Scientific discoveries this week: 3-5-12

British scientists announced a system to protect GPS technology from solar storms. Bursts in solar energy can endanger GPS satellites, required for a variety of devices. Researchers will use data from satellite and ground measurements of the Earth’s magnetic field to forecast changes in radiation. These forecasts may allow satellites enough time to move out of harm’s way or power down, saving valuable components.

UC San Diego Moores Cancer Center researchers are treating patients with recurring brain tumors with a viral vector known as Toca 511. The treatment may provide a way to treat patients without damaging neurocircuitry. Toca 511 selectively delivers a gene to cancerous cells. The patient is then given an extended release tablet that targets the gene destroying the cancerous cell.

Italian scientists have completed the genome sequencing of “Ötzi,” Italy’s prehistoric iceman. German climbers found Ötzi in 1991 partially buried in a glacier. According to researchers, his genetic profile indicates a predisposition to lactose intolerance, cardiovascular disease, and brown eyes. The study shows that genetics may have a larger role than previously thought in terms of diseases traditionally associated with obesity and smoking.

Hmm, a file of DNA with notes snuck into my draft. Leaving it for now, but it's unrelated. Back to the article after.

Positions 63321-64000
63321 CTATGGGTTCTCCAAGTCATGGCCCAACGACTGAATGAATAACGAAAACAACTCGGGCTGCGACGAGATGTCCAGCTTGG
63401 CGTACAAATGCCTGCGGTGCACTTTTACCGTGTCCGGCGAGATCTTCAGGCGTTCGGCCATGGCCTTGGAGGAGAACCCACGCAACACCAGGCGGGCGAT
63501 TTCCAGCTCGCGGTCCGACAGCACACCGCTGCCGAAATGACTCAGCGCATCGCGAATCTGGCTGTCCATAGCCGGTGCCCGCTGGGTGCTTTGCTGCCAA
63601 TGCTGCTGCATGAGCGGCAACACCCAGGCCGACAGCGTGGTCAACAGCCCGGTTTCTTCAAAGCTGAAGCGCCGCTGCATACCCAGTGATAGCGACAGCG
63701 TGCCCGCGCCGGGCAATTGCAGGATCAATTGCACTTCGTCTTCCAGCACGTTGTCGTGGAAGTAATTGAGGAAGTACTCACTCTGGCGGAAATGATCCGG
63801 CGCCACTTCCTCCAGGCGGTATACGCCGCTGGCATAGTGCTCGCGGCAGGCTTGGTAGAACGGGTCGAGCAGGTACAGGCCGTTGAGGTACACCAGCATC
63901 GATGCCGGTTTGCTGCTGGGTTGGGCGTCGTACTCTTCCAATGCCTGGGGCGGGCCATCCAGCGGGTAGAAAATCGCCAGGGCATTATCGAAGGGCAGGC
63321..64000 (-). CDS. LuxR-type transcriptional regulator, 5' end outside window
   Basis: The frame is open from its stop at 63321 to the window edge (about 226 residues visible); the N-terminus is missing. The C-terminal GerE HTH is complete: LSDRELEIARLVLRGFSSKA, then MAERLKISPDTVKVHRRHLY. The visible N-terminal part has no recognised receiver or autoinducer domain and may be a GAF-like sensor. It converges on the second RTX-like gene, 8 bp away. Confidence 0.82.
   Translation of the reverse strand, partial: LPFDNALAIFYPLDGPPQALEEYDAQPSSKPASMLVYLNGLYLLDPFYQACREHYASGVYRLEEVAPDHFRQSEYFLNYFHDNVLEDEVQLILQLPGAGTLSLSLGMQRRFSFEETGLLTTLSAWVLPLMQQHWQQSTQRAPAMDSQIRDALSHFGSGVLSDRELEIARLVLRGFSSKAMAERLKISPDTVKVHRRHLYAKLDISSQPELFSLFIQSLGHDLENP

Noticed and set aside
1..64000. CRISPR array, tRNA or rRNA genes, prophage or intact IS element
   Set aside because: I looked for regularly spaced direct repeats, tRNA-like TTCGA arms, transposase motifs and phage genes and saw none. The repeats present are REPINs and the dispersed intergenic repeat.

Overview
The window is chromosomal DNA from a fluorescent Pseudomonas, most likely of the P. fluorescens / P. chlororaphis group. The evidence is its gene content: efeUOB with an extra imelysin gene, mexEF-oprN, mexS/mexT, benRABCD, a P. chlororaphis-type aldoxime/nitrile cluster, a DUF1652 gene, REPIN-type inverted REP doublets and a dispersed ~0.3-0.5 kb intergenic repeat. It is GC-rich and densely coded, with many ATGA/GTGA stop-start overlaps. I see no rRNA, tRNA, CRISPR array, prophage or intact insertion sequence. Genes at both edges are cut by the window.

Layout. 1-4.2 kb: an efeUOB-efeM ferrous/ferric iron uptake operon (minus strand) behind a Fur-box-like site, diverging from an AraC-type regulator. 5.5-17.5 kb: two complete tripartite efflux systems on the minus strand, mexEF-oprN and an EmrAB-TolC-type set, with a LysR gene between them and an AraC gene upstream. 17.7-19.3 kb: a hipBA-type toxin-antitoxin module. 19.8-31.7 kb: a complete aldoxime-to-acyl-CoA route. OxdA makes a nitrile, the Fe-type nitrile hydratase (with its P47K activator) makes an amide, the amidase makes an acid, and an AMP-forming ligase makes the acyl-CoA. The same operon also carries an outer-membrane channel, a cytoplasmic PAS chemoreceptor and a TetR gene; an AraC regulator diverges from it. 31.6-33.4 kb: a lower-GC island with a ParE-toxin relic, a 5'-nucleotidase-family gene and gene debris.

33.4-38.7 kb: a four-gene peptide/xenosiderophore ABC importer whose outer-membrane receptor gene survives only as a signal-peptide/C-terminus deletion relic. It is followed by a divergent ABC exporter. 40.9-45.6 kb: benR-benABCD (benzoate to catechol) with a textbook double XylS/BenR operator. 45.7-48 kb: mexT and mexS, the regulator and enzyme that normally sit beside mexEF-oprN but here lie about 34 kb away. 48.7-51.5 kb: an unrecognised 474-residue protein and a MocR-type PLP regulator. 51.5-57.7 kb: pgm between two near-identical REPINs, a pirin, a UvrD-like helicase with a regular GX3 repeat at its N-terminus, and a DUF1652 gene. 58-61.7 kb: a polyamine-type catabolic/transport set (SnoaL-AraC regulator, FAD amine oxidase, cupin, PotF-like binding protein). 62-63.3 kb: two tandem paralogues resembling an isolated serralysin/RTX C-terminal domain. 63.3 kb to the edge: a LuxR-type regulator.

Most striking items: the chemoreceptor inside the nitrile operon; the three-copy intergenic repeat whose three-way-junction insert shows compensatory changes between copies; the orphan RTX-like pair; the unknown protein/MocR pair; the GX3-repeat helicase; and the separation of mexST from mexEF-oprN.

Los Alamos National Labaratory Scientists announced the discovery of O2+ ions in the uppermost atmosphere of Saturn’s moon Dione. The concentration of oxygen in Dione’s upper atmosphere is roughly the same as Earth’s atmosphere 300 miles above the surface. Researcher Robert Tokar said, “It’s not enough to sustain life, but…these are definitive examples of a process by which a lot of oxygen can be produced in icy celestial bodies that are bombarded by charged particles or photons from the Sun or whatever light source happens to be nearby.” One possibility is that the oxygen may combine with carbon in subsurface lakes to create the building blocks of life.

Copyright © 2020 The Oredigger Newspaper. All Rights Reserved.